Ordinance committee to recommend changes over concerns about equality, tobacco, guns, fossil fuels and the Dakota Access Pipeline
The Santa Barbara City Council’s three-member ordinance committee has moved forward with recommendations to change the city’s investment policy, with an eye toward socially responsible investing.
The committee agreed to support a policy that supports “socially responsible goals to the extent that such investments achieve substantially equivalent safety, liquidity and yield” compared to “traditional investments.” The investments are encouraged in entities that support equality of rights, regardless of race, sex, religion, age, national or ethnic origin, sexual orientation or disability.
Taking it a step further, the committee said Tuesday, investments should be discouraged if they are in entities that manufacture tobacco products, weapons, military systems, nuclear power, fossil fuels or entities that do business with fossil fuel companies. Investments are discouraged in entities that exhibit corrupt corporate ethics.
The city will use a points system to gauge which companies to invest in.
“I am really happy with the direction everything is going,” Councilman Jason Dominguez said.
The City of Santa Barbara is considering shedding financial involvement with banking institutions that have ties to the Dakota Access Pipeline, an 1,100-mile pipeline that connects the Bakken shale oil fields in North Dakota to storage facilities in Illinois. The pipeline began operating in June.
The new investment policy was fueled by concerns raised by a group of Santa Barbara residents. The city has a $4 million certificate of deposit in Union Bank of California (which is owned by Mitsubishi UFJ Financial Group) and another $250,000 CD in Goldman Sachs. It also has a $2 million corporate investment in Wells Fargo.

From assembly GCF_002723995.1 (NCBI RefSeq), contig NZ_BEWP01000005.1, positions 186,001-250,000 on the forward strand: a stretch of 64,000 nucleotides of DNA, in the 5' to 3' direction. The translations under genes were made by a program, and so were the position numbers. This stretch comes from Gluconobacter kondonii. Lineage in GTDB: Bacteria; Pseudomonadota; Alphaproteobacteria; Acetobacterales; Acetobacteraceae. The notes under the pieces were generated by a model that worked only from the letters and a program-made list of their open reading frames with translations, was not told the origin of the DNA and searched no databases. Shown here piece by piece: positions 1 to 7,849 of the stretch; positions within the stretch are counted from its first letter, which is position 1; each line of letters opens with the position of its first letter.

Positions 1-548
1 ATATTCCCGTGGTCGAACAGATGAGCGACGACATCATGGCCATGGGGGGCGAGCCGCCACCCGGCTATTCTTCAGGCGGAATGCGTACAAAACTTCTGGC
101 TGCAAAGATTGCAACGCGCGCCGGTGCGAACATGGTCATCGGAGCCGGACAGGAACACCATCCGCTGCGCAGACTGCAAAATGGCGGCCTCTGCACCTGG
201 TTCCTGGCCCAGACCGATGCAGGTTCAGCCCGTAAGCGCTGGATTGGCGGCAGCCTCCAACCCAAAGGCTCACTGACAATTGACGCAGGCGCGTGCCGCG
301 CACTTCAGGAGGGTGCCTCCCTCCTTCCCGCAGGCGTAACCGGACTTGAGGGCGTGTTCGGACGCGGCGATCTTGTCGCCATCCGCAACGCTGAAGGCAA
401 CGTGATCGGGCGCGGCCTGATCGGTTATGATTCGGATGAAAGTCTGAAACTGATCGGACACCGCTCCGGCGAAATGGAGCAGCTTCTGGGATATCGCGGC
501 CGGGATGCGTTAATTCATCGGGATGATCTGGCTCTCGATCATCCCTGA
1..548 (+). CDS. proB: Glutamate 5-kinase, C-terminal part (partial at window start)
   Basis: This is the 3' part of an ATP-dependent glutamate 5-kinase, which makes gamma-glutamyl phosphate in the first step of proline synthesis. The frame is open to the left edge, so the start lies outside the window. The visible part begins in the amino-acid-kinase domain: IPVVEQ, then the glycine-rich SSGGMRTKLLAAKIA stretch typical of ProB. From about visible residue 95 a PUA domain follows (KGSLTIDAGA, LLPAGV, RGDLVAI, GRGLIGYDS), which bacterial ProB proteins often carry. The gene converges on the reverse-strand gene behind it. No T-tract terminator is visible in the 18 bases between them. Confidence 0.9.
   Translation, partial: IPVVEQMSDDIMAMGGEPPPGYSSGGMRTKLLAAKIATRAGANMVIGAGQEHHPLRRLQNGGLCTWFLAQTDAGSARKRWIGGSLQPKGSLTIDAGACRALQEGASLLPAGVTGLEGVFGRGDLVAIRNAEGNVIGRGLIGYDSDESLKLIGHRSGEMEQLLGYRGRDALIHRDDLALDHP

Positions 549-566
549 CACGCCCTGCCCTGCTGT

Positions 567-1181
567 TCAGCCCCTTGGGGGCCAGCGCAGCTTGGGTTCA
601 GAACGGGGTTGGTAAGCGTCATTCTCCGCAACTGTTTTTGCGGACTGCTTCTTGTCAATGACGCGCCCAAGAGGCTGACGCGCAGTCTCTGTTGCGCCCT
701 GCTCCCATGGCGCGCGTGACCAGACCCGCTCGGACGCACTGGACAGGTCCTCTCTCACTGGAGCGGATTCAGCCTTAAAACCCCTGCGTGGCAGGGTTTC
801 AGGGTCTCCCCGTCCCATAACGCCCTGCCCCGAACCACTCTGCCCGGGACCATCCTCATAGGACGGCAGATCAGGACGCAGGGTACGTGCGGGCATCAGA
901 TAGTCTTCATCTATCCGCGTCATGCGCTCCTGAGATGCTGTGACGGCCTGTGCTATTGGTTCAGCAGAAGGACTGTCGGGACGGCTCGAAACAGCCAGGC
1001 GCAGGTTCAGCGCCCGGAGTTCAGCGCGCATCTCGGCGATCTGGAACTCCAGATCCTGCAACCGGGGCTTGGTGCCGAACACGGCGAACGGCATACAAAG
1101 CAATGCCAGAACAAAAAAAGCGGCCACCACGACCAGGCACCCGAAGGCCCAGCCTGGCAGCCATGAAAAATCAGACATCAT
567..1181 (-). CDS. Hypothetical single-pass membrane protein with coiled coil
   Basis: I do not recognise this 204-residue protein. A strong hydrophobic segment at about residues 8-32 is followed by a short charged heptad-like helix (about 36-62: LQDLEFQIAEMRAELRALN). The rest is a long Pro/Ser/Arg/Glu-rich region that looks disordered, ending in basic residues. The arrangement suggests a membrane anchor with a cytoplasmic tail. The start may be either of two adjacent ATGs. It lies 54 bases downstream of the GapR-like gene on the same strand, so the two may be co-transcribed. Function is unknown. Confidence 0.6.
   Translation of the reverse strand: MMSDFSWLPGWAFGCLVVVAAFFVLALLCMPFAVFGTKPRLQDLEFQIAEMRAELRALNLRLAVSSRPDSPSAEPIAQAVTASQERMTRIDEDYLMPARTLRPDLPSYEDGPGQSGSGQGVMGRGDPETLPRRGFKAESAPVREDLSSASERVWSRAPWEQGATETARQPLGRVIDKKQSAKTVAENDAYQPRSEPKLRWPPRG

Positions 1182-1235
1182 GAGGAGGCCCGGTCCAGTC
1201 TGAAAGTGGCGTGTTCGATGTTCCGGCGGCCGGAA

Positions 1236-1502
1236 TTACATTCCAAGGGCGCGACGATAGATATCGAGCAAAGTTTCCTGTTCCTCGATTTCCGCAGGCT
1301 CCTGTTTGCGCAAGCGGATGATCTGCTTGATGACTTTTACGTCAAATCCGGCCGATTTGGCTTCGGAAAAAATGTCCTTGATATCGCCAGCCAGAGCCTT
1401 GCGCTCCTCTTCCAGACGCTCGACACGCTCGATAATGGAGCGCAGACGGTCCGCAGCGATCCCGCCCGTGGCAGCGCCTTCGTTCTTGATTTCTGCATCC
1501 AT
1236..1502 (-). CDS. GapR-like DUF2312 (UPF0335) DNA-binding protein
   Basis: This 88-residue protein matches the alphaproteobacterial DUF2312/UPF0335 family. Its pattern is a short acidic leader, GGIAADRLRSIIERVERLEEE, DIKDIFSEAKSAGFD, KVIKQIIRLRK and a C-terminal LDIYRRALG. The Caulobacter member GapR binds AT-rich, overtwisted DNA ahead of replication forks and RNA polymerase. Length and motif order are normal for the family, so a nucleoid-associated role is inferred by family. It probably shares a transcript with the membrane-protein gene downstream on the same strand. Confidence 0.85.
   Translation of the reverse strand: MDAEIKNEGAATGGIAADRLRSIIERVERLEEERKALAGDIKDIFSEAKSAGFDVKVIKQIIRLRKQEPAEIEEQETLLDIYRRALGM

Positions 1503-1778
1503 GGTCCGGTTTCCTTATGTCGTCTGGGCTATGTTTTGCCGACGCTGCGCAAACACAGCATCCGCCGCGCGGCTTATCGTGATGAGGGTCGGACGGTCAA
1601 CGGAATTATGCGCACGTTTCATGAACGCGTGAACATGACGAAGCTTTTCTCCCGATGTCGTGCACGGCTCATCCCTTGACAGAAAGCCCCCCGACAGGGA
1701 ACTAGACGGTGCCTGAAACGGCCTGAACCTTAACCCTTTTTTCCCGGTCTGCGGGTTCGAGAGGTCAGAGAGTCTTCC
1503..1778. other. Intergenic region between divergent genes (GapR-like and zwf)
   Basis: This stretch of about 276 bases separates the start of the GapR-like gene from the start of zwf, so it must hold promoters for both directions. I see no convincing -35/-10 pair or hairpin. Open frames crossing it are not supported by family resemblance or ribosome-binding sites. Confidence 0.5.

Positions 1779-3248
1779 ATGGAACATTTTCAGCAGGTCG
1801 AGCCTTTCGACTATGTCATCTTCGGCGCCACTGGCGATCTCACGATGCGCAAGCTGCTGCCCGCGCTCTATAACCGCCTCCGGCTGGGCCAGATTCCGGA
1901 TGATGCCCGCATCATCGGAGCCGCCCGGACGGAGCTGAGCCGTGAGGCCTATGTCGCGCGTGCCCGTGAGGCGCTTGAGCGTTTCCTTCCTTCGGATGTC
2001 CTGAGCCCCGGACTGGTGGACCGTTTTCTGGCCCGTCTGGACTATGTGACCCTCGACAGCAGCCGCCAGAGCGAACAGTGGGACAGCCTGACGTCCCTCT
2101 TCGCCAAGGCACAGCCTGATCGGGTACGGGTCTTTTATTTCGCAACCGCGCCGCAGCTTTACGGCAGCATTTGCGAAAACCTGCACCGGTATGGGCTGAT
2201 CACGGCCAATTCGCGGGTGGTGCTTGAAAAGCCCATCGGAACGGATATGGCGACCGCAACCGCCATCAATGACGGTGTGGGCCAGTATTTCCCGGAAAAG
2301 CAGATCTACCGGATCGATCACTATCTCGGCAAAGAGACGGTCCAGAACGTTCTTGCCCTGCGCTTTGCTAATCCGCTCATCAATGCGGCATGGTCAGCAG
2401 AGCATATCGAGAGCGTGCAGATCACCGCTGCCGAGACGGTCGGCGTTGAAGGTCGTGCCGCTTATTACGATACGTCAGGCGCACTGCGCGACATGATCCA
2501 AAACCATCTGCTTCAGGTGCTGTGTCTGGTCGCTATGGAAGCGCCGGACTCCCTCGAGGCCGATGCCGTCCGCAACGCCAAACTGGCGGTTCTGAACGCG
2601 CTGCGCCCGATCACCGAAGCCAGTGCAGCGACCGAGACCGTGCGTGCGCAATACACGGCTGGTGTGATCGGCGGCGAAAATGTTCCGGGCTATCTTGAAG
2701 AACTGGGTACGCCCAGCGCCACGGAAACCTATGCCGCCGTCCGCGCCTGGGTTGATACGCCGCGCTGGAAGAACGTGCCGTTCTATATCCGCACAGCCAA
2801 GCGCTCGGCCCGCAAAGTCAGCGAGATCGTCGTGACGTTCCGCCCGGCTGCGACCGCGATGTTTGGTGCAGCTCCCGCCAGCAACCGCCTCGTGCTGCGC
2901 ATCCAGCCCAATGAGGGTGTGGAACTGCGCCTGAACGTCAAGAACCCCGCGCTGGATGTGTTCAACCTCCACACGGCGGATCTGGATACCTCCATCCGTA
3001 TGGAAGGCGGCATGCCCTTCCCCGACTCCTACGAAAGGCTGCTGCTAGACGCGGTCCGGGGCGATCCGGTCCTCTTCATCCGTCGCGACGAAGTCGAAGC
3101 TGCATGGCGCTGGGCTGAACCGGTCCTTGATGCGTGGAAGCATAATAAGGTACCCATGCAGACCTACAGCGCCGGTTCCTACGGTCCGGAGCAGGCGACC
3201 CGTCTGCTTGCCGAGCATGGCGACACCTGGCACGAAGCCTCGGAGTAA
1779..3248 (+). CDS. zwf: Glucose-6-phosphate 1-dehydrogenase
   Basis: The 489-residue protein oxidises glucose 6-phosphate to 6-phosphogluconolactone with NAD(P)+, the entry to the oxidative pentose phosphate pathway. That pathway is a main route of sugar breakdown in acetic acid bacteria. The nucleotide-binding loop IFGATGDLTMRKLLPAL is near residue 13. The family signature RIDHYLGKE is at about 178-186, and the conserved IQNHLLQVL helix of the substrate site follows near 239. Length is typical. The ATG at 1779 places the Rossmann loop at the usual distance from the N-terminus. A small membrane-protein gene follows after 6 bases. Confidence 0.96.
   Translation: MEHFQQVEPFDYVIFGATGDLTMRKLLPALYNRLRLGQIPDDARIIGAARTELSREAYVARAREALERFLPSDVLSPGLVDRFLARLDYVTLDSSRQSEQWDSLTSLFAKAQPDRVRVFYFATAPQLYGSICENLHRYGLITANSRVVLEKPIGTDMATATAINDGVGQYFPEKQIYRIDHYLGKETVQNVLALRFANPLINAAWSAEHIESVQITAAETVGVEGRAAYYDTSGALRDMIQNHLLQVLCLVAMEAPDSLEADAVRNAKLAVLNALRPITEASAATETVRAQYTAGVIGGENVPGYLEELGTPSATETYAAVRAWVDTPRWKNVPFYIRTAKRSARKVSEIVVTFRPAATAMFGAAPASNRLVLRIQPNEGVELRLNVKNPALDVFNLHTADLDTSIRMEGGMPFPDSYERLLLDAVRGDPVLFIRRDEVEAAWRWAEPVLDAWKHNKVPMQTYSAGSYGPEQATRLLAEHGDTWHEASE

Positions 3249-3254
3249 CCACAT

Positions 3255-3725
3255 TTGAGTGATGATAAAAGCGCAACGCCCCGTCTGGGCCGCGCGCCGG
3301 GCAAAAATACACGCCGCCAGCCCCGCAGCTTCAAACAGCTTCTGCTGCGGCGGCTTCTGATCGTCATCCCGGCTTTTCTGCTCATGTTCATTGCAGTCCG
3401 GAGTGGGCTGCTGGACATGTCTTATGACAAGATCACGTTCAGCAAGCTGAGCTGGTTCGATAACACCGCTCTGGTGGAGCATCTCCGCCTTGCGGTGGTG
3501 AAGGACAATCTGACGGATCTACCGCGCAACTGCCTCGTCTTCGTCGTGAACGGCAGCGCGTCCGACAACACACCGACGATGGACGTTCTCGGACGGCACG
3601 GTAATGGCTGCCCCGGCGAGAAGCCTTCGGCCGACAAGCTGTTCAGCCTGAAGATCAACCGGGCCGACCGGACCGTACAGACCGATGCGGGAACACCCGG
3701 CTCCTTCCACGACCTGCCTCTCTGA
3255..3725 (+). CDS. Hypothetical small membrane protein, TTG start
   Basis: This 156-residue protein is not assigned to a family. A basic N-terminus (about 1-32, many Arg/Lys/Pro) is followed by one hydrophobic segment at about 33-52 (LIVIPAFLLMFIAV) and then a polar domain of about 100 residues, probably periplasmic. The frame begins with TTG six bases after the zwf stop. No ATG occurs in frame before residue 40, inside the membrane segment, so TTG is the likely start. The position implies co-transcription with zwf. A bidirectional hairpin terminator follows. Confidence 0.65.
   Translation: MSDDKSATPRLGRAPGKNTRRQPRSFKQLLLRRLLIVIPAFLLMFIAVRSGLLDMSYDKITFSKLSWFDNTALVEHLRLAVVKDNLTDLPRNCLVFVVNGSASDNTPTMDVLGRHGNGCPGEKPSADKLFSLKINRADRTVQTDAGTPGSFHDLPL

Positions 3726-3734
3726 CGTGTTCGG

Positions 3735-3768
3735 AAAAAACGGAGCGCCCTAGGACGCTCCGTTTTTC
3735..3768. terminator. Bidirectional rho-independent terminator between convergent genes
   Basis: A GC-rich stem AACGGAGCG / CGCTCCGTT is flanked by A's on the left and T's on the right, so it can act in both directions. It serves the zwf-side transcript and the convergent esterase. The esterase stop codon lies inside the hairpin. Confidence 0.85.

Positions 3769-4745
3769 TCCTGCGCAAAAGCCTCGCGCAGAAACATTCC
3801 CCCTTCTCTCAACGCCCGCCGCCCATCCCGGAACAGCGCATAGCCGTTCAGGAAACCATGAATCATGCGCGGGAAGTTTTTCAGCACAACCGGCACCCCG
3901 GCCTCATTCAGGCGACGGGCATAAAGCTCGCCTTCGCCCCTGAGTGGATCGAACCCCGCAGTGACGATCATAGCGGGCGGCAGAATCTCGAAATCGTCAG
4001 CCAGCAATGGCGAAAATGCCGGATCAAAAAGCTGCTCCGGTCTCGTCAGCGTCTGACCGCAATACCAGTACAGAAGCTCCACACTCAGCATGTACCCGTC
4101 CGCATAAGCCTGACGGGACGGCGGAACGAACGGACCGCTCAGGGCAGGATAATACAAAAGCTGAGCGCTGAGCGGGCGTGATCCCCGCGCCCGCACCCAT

All three institutions helped finance construction of the Dakota Access Pipeline, which was opposed by environmental organizations and some Native American groups over risks to drinking water and the protection of sacred burial grounds.
Some U.S. cities have adopted socially responsible investment policies and divested entirely from banks that financed the pipeline.
Santa Barbara’s finance staff is stopping short of recommending an outright ban on investment in certain companies. The Finance Department’s No. 1 obligation is to protect the economic safety of the city, officials say.
The city is also looking to put out a request for proposals for a new bank to manage its funds and investments. The city currently banks with Union Bank of California, formerly Santa Barbara Bank & Trust.
“I am excited to hear that Montecito Bank & Trust is sufficiently capitalized to be eligible to be competing for our business,” Councilman Harwood “Bendy” White said.
Councilman Gregg Hart, who serves as Finance Committee chairman, said he is happy the city is viewing its investments with a closer eye.
“Ultimately, the council is going to make a decision,” he said. “We’ll see how this tool works in practical application.”